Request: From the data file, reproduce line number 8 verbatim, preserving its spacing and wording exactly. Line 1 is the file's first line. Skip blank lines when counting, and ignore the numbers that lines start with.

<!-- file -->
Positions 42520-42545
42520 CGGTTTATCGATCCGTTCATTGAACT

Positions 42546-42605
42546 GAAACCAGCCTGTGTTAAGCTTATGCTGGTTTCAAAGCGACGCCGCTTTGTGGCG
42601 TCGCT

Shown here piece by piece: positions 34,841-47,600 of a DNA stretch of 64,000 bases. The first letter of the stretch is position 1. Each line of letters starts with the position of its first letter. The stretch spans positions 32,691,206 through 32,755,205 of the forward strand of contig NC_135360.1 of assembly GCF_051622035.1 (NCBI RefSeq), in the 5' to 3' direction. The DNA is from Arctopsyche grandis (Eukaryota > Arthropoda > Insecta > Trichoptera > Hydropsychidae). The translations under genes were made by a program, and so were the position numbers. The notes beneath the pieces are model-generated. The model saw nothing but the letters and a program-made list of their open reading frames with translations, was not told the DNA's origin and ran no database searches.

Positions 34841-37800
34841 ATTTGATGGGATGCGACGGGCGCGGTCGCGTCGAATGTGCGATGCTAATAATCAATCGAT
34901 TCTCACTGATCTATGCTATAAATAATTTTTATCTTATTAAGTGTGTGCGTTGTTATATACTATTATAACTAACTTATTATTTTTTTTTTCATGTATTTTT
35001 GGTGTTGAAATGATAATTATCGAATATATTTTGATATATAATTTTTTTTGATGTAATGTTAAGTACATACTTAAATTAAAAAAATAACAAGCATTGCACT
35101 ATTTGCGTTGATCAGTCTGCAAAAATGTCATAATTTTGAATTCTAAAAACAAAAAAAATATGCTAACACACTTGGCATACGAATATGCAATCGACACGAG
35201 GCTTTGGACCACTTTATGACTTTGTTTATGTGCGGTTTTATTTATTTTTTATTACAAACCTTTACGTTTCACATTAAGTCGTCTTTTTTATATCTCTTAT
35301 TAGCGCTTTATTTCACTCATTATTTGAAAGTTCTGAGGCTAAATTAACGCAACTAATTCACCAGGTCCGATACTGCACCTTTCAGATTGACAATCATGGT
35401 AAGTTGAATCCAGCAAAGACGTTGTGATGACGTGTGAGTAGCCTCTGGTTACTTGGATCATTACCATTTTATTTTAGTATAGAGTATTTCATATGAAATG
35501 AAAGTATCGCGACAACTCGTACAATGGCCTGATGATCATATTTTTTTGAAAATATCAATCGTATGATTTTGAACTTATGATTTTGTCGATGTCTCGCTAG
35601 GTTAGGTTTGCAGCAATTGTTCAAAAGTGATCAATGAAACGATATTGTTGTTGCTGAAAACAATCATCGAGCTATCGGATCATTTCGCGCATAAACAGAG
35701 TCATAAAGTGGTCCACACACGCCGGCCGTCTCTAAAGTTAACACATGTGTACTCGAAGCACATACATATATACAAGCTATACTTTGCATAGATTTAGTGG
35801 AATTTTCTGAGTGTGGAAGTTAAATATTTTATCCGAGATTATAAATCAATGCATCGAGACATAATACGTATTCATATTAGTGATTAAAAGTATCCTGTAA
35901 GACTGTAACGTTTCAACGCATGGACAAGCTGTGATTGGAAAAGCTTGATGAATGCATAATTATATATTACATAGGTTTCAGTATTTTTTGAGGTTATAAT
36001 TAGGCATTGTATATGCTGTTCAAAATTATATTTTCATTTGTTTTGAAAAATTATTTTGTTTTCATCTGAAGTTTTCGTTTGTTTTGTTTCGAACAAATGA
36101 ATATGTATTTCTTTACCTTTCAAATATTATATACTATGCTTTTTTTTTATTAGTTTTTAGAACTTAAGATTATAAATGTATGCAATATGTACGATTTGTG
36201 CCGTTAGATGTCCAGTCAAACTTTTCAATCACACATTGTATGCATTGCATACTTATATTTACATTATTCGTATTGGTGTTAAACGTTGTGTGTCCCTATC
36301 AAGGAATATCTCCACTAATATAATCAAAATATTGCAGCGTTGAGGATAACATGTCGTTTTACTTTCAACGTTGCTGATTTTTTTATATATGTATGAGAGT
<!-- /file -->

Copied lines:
34841 ATTTGATGGGATGCGACGGGCGCGGTCGCGTCGAATGTGCGATGCTAATAATCAATCGAT